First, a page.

‘Creation’ as the quintessence of God’s creative activity comprehends creation at the beginning, the creation of history and the creation of the End-times. It embraces the initial creative activity, creative activity in history and the eschatological consummation….Creation is then not a factum but a fieri ( a becoming)…Having called creation in the beginning a system open for time and potentiality, we can understand sin and slavery as the self-closing of open systems against their own time and their own potentialities. If a person closes himself against his potentialities, then he is fixing himself on his present realilty8 and trying to uphold what is present, and to maintain the present against possible changes. By doing this he turns into homo incurvatus* in se.
A society of this kind will project its own present into the future and will merely repeat the form it has already acquired. For this society the future ceases to offer scope for possible change; and in this way the society also surrenders its freedom…Natural history demonstrates from other living things as well that closing up against the future, self-immunization against change, and the breaking off of communication with other living things leads to self-destruction and death….Closed systems bar themselves against suffering and self-transformation. They grow rigid and condemn themselves to death. The opening of closed systems and the breaking down of their isolation and immunization will have to come about through the acceptance of suffering. But the only living beings that are capable of doing this are the ones which display a high degree of vulnerability an capacity for change. They are not merely alive; they make other things live as well.” (Jurgen Moltmann, The Future of Creation, SCM, London, 1979, p.118-123)
Intuition, in ethics, love, aesthetics and eschatology** can be considered integral to the healthy individual life, as well as to the ultimate destiny of the people inhabiting the planet. It is not confined to an ideology, a gender, a geography, an ethnicity, a language, or a religion. Nor can it be encapsulated by a single or even multiple laws. Nor can it be examined by a graduate course in philosophy. It, like the fog that lies in the valleys in autumn, not only gauzes over the pine and the oak trees on the surrounding hill but also enhances the mystery and the majesty, the artistry and the eternity of the landscape itself. Our attempts to dissipate, to dissolve, and to fight the ubiquitous ethereal nature of our inherent intuition only belie our very existence, making us self-sabotaging victims of our own blindness.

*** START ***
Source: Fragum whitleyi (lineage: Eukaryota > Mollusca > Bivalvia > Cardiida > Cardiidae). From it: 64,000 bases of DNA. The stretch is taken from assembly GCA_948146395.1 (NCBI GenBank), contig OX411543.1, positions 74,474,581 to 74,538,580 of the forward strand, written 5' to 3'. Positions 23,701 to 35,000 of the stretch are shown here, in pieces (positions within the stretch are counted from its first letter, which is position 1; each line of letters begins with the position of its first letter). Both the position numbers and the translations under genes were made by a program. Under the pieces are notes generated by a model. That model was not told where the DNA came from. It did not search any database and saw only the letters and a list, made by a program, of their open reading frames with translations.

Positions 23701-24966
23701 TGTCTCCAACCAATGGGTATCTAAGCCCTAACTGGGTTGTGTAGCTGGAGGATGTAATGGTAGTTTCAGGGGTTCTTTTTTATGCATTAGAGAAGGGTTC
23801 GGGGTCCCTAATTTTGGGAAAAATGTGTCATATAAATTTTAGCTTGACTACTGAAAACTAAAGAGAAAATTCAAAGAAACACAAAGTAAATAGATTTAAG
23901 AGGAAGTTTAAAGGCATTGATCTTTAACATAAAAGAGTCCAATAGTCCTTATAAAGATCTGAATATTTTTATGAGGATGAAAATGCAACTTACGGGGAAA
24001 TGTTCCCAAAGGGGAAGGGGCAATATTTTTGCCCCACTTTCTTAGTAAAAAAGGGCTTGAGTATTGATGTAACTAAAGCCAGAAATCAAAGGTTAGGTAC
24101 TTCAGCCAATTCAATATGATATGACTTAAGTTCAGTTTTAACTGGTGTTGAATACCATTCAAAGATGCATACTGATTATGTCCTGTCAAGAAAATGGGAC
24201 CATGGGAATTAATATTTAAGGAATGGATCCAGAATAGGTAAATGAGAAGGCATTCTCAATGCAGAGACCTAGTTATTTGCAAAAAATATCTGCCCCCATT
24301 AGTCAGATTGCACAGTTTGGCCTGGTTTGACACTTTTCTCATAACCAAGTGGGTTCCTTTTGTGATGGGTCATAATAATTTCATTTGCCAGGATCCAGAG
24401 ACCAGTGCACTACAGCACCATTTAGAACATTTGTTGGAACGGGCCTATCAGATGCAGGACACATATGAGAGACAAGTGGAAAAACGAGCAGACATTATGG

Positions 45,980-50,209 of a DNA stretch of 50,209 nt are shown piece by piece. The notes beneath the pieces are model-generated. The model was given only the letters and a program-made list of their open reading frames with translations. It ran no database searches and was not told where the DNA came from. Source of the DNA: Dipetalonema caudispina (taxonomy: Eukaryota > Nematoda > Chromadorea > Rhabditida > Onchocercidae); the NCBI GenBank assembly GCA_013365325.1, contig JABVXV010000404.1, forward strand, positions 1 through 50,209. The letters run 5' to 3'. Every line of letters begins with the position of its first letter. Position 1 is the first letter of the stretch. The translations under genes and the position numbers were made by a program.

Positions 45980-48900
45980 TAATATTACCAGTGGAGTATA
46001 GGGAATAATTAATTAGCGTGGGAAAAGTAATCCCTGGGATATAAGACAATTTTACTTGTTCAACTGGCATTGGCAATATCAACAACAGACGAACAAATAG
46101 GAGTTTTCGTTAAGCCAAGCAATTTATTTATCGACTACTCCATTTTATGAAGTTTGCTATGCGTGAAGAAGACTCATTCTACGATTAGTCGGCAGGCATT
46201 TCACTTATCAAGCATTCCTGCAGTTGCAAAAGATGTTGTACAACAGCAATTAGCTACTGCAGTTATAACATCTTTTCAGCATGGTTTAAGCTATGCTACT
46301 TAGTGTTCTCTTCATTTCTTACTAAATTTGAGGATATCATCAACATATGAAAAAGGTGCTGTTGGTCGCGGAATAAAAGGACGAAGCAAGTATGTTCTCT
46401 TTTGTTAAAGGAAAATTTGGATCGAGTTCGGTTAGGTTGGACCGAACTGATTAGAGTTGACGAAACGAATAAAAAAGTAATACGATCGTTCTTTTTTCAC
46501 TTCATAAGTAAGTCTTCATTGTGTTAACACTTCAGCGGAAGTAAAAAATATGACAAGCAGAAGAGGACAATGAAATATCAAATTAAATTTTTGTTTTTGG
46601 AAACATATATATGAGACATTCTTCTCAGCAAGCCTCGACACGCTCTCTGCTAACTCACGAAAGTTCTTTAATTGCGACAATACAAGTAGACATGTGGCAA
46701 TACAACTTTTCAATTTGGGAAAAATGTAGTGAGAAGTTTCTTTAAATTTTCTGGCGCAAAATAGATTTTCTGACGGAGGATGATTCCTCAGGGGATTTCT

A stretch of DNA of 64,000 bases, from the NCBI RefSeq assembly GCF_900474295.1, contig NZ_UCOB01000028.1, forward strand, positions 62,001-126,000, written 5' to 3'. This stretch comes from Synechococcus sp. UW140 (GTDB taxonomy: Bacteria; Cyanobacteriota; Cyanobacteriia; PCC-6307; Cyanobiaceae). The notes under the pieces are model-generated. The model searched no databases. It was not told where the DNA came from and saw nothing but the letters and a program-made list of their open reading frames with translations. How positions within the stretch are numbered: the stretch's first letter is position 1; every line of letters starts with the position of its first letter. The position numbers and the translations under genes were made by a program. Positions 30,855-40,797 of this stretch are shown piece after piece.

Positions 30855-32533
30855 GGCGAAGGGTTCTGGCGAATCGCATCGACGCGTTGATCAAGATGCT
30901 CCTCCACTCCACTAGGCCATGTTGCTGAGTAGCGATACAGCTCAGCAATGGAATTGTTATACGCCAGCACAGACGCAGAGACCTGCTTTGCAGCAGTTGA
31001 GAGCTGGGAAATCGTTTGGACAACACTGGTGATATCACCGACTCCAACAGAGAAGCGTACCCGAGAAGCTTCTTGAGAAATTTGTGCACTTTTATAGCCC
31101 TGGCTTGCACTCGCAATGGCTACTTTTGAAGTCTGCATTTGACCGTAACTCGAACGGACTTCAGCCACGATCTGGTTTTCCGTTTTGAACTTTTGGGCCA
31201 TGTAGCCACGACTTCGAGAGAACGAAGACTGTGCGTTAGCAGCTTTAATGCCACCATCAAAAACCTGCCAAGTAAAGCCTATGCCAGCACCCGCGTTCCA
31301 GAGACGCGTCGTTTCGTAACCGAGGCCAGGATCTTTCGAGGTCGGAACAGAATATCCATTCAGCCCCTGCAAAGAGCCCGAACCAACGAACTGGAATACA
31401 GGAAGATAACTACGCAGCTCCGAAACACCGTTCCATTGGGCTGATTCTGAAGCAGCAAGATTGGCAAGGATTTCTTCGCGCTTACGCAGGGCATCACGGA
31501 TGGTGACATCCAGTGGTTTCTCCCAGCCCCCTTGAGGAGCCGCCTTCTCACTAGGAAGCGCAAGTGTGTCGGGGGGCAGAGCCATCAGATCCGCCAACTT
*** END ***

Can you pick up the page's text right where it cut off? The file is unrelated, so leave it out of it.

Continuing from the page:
And men, placed in front of their computer screen, or their fork-lift, or their semi-trailer, or their scalpel, or their case law books, or their classrooms, focused on the immediate, literal, practical, empirical information at hand, are likely to let our energies, talents, imaginations and universes become imprisoned in that cell.
Opening to a less constricted view and attitude of his own potential and the potential of the universe can and will only enliven not only his literal breathing and the potential for freedom for all of his ancestors and his legacy.
*(Latin for turned/curved inward on oneself, a life lived inward for oneself rather than outward for God and others.
**The part of theology concerned with death, judgement, and the final destiny of the soul and of humankind.